Fraser Institute releases study on financial ramifications of medical service wait times

The Fraser Institute is out with the results of a new study which broadens the scope of the detrimental impact of medical service wait times for patients.

It says last year long waits for surgeries and medical treatments cost Canadians $1.2 billion in lost income and productivity.

Measured by the value of time lost during the work week, it says each of the more than 937 thousand patients waiting for surgery last year bore an average personal cost of $1,289.

When hours outside the traditional work week are accounted for, that is evenings and weekends, excluding eight hours of sleep per night, the estimated cost of waiting is $3.7 billion, and the average per patient, then jumps to $3,929.

The study drew data from the think tanks, “Waiting Your Turn” annual monitor involving physicians across the country, in twelve major medical specialties which measures wait time for medical care.

Recalling again the average of $1,289, we note the province by province comparison shows residents of Nova Scotia faced the highest private waiting cost per patient, at $2,081.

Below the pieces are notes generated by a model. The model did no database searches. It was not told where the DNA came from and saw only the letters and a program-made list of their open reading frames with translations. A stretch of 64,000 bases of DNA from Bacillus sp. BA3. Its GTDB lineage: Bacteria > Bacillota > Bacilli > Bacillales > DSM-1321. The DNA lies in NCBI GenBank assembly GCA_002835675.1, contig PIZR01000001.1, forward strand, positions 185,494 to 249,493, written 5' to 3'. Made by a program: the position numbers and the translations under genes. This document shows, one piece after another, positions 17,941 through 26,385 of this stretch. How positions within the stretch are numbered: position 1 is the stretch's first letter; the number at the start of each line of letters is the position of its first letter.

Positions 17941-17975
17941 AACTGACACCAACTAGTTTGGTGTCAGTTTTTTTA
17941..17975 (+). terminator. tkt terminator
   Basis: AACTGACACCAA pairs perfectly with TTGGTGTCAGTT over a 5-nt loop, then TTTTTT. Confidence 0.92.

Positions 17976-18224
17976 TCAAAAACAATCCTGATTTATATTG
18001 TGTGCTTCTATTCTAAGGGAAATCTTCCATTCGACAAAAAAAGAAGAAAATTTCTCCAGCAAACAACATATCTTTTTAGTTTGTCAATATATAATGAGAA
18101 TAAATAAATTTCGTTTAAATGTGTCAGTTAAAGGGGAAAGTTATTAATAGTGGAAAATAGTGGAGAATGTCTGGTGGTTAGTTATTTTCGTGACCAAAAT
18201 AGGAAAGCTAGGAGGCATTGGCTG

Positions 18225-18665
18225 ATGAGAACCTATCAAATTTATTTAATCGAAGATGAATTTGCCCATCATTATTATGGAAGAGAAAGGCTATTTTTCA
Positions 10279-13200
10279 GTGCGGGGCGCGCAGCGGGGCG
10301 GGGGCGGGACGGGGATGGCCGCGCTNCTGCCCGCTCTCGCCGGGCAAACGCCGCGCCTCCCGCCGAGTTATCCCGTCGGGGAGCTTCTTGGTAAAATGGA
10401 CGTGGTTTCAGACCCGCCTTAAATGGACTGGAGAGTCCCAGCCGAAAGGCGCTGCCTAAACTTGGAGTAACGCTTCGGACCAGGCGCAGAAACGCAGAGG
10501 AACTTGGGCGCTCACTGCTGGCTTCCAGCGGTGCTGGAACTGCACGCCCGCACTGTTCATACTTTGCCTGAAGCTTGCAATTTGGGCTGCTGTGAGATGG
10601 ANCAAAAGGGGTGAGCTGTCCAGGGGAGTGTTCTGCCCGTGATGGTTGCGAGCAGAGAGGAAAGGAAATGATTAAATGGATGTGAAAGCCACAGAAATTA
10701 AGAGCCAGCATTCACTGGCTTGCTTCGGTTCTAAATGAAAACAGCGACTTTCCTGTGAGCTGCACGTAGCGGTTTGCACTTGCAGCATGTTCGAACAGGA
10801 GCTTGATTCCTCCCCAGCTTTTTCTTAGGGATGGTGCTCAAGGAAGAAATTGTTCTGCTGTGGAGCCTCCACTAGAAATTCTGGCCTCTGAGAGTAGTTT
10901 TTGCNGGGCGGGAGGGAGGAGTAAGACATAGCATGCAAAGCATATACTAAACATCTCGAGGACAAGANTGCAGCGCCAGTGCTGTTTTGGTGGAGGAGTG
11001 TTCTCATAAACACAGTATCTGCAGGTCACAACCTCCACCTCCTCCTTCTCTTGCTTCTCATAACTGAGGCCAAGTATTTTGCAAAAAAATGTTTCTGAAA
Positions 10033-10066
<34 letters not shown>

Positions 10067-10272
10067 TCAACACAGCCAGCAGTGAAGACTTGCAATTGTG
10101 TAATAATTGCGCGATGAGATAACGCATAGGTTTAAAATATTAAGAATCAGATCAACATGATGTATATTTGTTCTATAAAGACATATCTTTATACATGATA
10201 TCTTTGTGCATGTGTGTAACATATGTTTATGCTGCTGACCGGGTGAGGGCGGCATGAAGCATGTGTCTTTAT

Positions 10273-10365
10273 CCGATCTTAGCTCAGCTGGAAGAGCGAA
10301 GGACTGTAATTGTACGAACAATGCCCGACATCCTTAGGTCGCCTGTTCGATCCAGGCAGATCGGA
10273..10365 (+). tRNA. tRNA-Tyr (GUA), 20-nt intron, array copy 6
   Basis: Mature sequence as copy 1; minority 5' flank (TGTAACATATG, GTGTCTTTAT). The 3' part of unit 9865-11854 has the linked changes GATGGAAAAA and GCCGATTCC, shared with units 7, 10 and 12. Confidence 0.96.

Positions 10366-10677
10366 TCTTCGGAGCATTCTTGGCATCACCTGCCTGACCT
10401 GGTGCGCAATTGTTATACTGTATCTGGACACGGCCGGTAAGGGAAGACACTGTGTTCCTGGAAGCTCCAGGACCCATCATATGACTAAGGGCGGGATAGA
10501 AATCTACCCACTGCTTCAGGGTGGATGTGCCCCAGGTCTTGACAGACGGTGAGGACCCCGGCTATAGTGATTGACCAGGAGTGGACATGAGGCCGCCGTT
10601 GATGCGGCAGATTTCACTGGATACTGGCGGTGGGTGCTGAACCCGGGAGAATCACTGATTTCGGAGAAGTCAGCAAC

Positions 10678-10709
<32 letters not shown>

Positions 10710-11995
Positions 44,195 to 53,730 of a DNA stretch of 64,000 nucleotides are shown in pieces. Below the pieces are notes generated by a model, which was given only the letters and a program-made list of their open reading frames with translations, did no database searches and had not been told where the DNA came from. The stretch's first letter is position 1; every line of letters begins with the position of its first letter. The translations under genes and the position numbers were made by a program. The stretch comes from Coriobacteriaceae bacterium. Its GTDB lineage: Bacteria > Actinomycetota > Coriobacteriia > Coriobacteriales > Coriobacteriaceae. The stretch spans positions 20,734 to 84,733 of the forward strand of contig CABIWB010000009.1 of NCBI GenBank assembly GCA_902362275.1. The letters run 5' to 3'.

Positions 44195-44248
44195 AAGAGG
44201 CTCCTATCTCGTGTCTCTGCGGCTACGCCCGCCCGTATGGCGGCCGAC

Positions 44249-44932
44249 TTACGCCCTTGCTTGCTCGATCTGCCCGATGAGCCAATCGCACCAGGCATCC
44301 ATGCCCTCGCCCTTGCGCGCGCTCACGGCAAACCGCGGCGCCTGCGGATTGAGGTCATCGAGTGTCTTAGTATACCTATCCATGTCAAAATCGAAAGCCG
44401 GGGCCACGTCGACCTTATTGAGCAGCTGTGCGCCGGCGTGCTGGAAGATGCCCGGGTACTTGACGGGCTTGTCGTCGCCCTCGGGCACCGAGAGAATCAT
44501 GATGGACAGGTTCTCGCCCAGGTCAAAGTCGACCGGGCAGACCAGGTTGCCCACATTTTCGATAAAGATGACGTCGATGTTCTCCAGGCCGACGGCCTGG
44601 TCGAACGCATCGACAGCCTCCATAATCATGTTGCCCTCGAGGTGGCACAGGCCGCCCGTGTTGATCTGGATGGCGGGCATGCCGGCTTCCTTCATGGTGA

The study also recorded averages for Alberta, Manitoba, Newfoundland/Labrador, Prince Edward Island and B-C, in that order, ranging from $1,848, to $1,514 per patient.

Thus they were all above the national average, but New Brunswick was slightly below it at $1,167, and then came Ontario, Quebec and Saskatchewan, all under $1,000 a patient, with Saskatchewan posting the lowest average at $813.

A study co-author says “Without sensible policy reform, these waits will continue to be a detriment to not only, the Heath of Canadian patients, but to their pocketbooks, their quality of life, and our overall economy.”

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